FIG. 4 illustrates a typical counter installation from which the foreign currency packet 10 of FIGS. 1 and 2 may be sold to travelers. The counter may, for example, be located at a travel agency or at an airline ticket terminal or similar outlet dealing with travelers to a foreign country. The counter may, as shown, include a series of drawers 29 each of which contains a plurality of one class of prepackaged currency packets; that is, each drawer holds a plurality of prepackaged packets containing the same amount of the currency of a given country. If desired, and as shown, the currencies of a single country, but in different amounts, may be stored in different drawers in one column or stack, each of which is marked by the country of the currency, as also shown in FIG. 3. Mounted on the counter are a code reader 30, a visual display and keyboard 32, and a printer 34.
In operation, as shown schematically in FIG. 4, after a traveler selects the amounts of foreign currency he or she wishes to purchase, coded foreign currency packets of FIGS. 1 and 2 containing the desired currencies are placed in the reader 30 at which the currency and dealer-identifying modes are read and transmitted along a communications line 36 to a central processor 38, which may be located, for example, at a bank or other currency wholesaler. The processor is fed information as at 40, which represents the current exchange or conversion rates for each type of foreign currency sold by the wholesaler to its various retail customers. The data processor 38 processes the received code data and computes the amount in dollars reflecting the quantity of foreign currency in the packet or packets then being scanned in the reader 30. The amount computed in the processor 38 would also include the bank's commission and the retailer's commission on the currency transaction. Processor 38 recognizes the retailer by the received dealer identification code, and then transmits the amount of the transaction to that retailer along a communications line 42. That information is received at the retailer's location where it is displayed on the display 32, and a record of that transaction is printed at printer 34, if desired for the retailer's and customer's record keeping purposes. The information received at the currency retailer from the central processor may also include a separate itemization of the wholesaler's commission, which the retailer is to remit to the wholesaler at a later date.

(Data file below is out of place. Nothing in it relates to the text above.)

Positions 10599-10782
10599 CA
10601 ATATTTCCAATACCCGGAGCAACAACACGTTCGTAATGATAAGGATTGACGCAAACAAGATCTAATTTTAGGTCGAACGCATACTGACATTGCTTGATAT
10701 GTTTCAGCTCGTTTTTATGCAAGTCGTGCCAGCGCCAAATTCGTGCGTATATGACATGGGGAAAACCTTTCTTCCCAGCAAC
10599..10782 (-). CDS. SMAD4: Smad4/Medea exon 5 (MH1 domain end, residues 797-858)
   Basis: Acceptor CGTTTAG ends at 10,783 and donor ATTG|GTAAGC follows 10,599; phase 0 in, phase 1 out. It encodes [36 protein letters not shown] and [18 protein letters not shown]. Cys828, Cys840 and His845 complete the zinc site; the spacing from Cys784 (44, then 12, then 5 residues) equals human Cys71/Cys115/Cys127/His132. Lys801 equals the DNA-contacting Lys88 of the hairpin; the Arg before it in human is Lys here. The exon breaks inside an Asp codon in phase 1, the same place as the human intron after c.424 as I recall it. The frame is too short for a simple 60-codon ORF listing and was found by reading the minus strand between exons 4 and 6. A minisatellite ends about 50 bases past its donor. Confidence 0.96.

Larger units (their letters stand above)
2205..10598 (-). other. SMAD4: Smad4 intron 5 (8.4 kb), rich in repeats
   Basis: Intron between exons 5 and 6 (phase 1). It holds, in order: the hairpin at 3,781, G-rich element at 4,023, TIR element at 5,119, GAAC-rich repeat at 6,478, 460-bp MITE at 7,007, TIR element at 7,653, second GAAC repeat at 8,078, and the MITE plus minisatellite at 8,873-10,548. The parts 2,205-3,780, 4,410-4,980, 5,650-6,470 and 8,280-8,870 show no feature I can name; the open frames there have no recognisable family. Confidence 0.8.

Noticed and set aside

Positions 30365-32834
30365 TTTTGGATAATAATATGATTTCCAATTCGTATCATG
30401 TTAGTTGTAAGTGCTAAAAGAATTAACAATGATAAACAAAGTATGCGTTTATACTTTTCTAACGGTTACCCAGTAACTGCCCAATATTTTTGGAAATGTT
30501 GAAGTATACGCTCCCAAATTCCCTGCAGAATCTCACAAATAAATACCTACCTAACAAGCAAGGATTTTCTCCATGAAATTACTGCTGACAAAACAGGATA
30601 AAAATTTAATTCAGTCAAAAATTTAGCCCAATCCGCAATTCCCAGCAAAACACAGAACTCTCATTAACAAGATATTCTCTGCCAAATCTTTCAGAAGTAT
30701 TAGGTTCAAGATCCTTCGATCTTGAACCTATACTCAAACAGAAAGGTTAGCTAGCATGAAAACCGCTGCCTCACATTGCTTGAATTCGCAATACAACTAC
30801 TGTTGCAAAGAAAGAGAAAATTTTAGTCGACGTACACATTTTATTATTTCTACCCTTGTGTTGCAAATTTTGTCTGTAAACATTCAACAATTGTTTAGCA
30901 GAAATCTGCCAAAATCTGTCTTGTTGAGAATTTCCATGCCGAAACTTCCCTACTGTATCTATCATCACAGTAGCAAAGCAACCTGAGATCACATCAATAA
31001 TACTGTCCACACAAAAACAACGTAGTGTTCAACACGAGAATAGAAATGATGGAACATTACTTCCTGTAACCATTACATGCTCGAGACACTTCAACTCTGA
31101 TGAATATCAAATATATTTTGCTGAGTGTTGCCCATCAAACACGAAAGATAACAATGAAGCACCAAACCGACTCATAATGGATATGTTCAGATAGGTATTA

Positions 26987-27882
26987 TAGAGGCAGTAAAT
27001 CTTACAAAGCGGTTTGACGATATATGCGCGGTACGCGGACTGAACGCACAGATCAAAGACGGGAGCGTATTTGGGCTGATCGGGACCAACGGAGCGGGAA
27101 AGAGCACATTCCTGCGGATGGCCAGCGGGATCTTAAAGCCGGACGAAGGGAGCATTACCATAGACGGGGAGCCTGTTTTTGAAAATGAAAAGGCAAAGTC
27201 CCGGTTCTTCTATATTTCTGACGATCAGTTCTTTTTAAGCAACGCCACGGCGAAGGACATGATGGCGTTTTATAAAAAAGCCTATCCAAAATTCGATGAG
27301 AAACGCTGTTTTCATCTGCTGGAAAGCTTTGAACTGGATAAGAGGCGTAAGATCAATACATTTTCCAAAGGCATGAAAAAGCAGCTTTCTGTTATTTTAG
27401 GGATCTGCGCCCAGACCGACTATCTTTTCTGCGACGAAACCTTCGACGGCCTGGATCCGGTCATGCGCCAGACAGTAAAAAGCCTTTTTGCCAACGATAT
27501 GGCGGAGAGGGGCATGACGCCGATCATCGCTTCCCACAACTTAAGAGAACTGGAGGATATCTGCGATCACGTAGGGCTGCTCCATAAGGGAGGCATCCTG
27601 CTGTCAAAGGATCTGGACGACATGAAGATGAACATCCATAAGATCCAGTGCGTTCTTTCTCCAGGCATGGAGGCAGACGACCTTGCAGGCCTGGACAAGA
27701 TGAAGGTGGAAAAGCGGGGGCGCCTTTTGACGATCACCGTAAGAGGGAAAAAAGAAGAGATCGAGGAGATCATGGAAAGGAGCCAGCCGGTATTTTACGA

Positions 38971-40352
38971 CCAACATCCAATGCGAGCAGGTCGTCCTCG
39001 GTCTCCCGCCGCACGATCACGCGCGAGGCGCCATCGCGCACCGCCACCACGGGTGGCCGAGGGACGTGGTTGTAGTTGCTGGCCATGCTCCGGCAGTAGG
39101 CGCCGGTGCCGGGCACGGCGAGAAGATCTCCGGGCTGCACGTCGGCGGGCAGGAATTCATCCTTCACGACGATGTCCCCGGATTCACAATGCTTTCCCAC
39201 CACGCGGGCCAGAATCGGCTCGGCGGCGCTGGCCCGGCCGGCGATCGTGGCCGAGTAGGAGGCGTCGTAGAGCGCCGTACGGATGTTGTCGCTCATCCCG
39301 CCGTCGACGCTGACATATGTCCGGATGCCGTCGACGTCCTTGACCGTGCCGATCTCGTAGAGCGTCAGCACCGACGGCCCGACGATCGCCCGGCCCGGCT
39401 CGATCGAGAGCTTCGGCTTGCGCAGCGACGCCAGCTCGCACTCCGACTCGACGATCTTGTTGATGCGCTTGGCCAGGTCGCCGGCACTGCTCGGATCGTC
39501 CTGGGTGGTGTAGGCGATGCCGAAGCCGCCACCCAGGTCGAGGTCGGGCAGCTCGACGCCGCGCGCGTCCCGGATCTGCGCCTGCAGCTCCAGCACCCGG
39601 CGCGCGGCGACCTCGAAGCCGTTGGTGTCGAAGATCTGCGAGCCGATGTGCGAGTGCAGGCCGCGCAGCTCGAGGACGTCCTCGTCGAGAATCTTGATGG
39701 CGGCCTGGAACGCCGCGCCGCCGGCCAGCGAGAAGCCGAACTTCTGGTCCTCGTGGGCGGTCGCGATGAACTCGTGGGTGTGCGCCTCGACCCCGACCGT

Among the many advantages of the present invention as described hereinabove, are the ability of the traveler to purchase a desired amount of foreign currency at the time he or she picks up or purchases airline tickets or hotel reservations, and to charge the currency transaction on his or her credit card at the time of those transactions.
While the present invention has been described with respect to a presently preferred embodiment, it will be understood that modifications and variations may be made therein such as by placing the coded strip along a rigid vertical edge rather than along a horizontal upper or lower edge of the packet, without necessarily departing from the spirit and scope of the invention.
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|U.S. Classification||283/116, 229/68.1, 493/254, 235/383, 229/80|
|Oct 23, 1990||FPAY||Fee payment|
Year of fee payment: 4
|Dec 20, 1994||REMI||Maintenance fee reminder mailed|
|May 14, 1995||LAPS||Lapse for failure to pay maintenance fees|
|Jul 25, 1995||FP||Expired due to failure to pay maintenance fee|
Effective date: 19950517